Bull Riff only fortifies the mysterious tension, pulsating with methodical ease and yet curating a rising, ominous climate. It’s only when Runaway Train II begins its percussive rumblings that a return to the band’s familiar free-wheeling, ham-jamming expertise is made, a zany Crash-Bandicoot-inspired ride ensuing. It’s a testament to the band that Neu Ideas flits back and forth, ensuring an emotional equillibrium that ebbs and flows beautifully in a highly evocative affair. There’s a definite hint of an assured creative swagger, Still Flyin appearing comfortable and as confident as ever.


Confident appears to be the key word, here, particularly where Victory Walker (6am) is concerned. It’s not entirely accurate to suggest that it’s a reprise of track one, despite its many similarities. Instead, 6am is a warped melancholic mutation of its predecessor, a hauntingly hypnotic descent ensuing in a fiercely affecting overhaul. The juxtaposition between the similarities and the disparities of the track makes is only the beginning of a captivating finale. Higher Than Five clocks in at eight minutes in length, an epic conducted with admirable restraint before demonstrating once more the band’s jamming prowess.


In nine songs, Neu Ideas demonstrates exactly what it needed to: Still Flyin remain a creative tour de force and - just as their ability to remain active between albums suggests - they thrive upon constant metamorphosis, stunning results emerging from each avenue. Furthermore, they ensure it’s a trip you want to take with them, through their dizzying, ecstatic highs and their tempered lows. A collection boasting many delights, Neu Ideas effectively encourages anticipation for Still Flyin’s next move. It’s hard to know exactly what that might be, but then that truly is the beauty of it.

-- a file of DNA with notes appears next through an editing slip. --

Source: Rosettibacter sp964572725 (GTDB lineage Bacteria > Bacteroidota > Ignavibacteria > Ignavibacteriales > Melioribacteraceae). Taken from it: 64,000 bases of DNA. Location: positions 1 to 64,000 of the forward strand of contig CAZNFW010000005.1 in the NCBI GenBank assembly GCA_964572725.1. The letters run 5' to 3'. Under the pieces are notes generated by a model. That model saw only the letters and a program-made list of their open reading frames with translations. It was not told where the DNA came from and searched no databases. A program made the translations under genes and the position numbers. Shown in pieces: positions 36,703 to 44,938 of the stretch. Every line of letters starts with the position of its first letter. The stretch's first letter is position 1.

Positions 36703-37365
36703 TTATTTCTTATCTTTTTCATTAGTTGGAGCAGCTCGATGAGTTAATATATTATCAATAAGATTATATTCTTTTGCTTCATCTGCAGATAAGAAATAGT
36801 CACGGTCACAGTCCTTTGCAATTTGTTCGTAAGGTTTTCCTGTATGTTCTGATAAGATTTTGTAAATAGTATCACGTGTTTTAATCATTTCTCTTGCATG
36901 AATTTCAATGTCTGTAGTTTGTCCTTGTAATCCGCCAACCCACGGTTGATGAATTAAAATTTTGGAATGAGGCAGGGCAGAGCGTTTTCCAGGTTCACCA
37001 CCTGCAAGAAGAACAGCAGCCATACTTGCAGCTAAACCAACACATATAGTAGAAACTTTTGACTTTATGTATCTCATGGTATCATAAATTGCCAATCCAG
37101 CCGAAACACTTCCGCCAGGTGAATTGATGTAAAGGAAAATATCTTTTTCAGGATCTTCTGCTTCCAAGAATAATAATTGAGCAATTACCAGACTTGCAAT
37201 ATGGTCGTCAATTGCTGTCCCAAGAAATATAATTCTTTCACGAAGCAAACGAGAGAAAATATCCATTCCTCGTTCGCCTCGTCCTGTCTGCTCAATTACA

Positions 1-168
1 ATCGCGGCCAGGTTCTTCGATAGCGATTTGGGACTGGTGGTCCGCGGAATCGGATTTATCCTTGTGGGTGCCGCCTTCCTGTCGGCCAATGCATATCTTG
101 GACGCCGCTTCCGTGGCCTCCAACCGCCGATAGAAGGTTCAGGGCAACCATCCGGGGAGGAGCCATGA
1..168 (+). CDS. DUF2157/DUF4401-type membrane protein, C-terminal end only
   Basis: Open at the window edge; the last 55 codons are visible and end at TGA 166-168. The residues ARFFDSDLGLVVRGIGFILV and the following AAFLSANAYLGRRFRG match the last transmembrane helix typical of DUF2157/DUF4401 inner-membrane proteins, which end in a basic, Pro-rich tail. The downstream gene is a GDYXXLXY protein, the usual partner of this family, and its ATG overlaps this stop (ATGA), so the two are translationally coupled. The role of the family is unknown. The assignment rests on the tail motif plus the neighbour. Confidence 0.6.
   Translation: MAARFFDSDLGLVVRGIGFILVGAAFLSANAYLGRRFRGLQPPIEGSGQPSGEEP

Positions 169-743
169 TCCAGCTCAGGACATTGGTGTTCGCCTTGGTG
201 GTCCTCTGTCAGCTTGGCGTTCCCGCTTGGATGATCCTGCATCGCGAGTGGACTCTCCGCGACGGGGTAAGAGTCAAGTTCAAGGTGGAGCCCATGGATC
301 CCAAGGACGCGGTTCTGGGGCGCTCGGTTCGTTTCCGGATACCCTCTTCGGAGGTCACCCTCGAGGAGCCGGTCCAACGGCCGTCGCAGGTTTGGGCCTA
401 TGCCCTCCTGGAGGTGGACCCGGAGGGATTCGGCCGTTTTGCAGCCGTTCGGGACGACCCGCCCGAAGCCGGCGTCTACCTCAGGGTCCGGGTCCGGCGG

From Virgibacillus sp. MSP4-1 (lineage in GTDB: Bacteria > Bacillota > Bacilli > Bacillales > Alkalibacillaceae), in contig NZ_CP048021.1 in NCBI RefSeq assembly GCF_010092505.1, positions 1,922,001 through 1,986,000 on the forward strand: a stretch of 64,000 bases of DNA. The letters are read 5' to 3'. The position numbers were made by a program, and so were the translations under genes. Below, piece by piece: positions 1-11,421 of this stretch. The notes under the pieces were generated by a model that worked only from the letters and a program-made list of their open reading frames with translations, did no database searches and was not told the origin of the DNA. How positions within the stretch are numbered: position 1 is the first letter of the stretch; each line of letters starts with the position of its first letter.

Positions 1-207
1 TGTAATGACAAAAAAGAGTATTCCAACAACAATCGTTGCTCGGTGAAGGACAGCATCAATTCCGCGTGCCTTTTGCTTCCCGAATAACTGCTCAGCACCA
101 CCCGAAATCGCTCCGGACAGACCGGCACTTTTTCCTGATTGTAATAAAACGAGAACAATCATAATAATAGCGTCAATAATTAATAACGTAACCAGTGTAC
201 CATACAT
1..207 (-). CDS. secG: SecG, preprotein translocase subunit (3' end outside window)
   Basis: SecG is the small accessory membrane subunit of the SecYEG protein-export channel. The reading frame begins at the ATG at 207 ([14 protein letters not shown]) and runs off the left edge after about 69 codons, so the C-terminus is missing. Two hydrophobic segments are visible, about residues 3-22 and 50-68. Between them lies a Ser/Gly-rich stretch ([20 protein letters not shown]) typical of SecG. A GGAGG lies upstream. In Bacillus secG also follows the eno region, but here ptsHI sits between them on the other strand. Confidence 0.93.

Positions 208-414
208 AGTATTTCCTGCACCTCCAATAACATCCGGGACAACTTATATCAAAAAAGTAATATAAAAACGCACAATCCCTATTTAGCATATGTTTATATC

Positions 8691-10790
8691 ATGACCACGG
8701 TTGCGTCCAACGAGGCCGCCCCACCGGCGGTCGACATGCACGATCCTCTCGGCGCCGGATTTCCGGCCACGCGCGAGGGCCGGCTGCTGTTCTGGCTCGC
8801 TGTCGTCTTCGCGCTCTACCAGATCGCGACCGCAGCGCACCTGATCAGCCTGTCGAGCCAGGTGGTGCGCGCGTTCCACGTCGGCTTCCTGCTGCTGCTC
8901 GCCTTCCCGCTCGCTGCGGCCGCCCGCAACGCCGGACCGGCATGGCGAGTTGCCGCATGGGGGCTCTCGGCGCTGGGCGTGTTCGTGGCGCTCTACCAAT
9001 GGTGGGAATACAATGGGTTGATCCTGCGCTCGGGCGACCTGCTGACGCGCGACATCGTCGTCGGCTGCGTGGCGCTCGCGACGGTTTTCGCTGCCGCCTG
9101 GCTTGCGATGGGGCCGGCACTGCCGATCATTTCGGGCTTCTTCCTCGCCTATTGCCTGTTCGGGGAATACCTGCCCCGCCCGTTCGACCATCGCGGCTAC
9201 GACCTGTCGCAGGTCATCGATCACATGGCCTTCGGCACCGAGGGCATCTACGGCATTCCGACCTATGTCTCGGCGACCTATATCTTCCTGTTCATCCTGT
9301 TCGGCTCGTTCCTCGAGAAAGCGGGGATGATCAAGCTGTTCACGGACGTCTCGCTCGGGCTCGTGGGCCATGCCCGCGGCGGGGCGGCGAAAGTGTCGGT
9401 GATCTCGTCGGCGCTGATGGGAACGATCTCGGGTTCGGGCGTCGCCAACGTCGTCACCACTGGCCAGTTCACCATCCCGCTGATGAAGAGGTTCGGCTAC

" Nick Mason, www.thedwarf.com.au



"This sprawling San Francisco band has already done its fair share of transforming: namely, from the offbeat reggae and dub abandon of its first two EPs to the more streamlined party-pop of its debut album Never Gonna Touch the Ground. The latter yielded the radio-friendly caper Good Thing It's a Ghost Town Around Here, and Still Flyin’s two
Australian tours have garnered quite a solid base of followers here. But owing as much to leader Sean Rawls’ changing whims as to the sheer number of people who pass through the band’s line-up, Still Flyin’ is ever in flux. That means this compilation of recent singles and other tracks isn’t so much a forecasting of the band’s sound from now on as
a snapshot of the band’s sound for one fleeting moment in time. As introduced on last year’s A Party in Motion EP, Rawls and company’s latest mode is spacey, repetition-heavy, and slick with synths. As the title pun makes clear, bands like Neu! are hovering overhead, as are Kraftwerk and electronic music in general.

It works, of course. Still Flyin’ has always made long songs that encourage dancing, so why not flirt with any and all genres that lend themselves to that? And so here we get the slick breathiness of Bull Riff, the bass-driven call-and-response of All Lips Touch, the airy
lift of Strength, and the slow-moving, seven-minute Higher Than Five. As you might have guessed, this isn’t a band that takes itself too seriously, but in an odd way this is the straightest Still Flyin’ has ever sounded. Less stoned digressions than endless cosmic pop, these songs tighten the rhythms and zero in on the path ahead." Doug Wallen, In-Press